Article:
Orphan

Today I saw a book which is haunting and perplexing me.  An older lady, a longtime collector, brought in an 1850 edition of Jane Eyre.  Its original brown cloth embossed covers were faded, worn, and detached, held on by transparent tape; the spine was illegible; the endpapers, a cheap, waxy yellow paper, were blackened; the pages were foxed and wavy; the text block was warped; a 1928 owner inscription in India ink (“this book belonged to my aunt and I inherited it”) had bled through to the subsequent page.  The title page read: Jane Eyre/ an autobiography/ edited by/ Currer Bell.

Of all these particulars, the most wonderful is that title page– there is Charlotte Bronte before we knew her name, in the wake of the first and greatest Bronte novel’s sensational popularity after its 1847 British publication and 1848 American first edition.  The poor condition of the copy I saw was because it was a hasty, cheap trade publication (or pirate) with inferior paper and barely adequate cloth; and it was probably read many times.  This could be rebound, but having that done properly would be fabulously expensive, and would entail painstaking disassembly and reassembly that the mediocre paper would not withstand without, at best, becoming harder to open and difficult to read, while losing the authenticity of its original covers.  So would that be a further insult, or a necesssay evil?  The book is at risk of being thrown away because at a glance it looks like junk.  These very early editions are so uncommon because most of them did get used up and thrown away.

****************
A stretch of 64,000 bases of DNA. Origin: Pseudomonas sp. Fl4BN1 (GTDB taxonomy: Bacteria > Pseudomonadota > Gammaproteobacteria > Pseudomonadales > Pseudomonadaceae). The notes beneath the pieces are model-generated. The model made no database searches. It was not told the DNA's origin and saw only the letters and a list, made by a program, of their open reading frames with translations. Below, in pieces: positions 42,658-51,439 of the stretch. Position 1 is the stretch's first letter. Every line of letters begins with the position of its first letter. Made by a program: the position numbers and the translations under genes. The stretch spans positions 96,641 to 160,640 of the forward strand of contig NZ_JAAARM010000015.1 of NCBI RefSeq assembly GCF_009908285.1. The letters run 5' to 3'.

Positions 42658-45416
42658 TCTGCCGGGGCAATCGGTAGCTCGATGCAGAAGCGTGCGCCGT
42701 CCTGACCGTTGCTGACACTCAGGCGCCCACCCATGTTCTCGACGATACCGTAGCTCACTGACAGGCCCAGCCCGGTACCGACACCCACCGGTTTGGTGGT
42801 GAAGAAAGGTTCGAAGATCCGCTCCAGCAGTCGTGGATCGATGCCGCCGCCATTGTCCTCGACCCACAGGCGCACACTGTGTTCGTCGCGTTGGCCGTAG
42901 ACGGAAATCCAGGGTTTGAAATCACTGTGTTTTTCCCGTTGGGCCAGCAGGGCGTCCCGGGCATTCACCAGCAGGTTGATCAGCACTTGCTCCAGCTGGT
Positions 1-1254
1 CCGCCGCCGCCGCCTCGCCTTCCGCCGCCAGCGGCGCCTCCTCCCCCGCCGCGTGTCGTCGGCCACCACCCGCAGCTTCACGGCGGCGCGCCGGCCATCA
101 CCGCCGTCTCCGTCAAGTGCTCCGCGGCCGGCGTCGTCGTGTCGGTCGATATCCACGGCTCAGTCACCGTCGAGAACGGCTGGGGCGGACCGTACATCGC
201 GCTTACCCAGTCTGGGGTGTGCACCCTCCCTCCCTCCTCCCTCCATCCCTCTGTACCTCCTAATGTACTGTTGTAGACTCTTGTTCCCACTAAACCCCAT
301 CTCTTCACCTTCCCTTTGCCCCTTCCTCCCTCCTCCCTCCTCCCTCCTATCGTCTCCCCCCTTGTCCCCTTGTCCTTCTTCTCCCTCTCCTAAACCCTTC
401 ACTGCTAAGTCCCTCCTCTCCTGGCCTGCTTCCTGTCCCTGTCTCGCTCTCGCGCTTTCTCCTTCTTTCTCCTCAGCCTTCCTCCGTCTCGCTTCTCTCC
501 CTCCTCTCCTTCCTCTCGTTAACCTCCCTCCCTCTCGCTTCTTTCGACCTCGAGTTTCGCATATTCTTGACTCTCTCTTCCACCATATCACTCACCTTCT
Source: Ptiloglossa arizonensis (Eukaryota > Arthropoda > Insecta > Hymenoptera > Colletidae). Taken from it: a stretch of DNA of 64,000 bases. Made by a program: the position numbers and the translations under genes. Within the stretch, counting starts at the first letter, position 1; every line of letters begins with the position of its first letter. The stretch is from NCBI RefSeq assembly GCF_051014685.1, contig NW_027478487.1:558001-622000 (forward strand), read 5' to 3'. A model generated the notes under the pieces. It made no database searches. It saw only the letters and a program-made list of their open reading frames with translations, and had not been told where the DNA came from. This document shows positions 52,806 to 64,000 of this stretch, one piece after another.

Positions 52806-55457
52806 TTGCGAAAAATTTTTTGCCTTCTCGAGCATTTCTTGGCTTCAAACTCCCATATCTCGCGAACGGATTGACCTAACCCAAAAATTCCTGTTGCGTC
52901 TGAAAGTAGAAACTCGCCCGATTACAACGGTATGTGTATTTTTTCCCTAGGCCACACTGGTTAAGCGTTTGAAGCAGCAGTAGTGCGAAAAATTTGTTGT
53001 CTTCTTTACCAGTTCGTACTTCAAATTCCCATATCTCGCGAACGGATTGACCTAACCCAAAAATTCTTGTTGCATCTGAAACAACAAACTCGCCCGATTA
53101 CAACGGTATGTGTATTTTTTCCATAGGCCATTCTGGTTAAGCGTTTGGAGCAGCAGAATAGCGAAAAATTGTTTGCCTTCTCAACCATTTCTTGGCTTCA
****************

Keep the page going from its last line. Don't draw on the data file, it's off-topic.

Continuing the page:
The owner’s speculation about its dollar value and mine varied so greatly that I didn’t make an offer for it, and advised her to keep it.  It’s the worst part of my job, those mercurial dollar values.  That title page– bliss.  How much that’s worth and how much it costs, I don’t even enjoy putting in the same sentence.

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1 Comment

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One response to “Orphan

  1. Good to know: the owner of this book learned there’s another just like it in the collection of the University of Kentucky.

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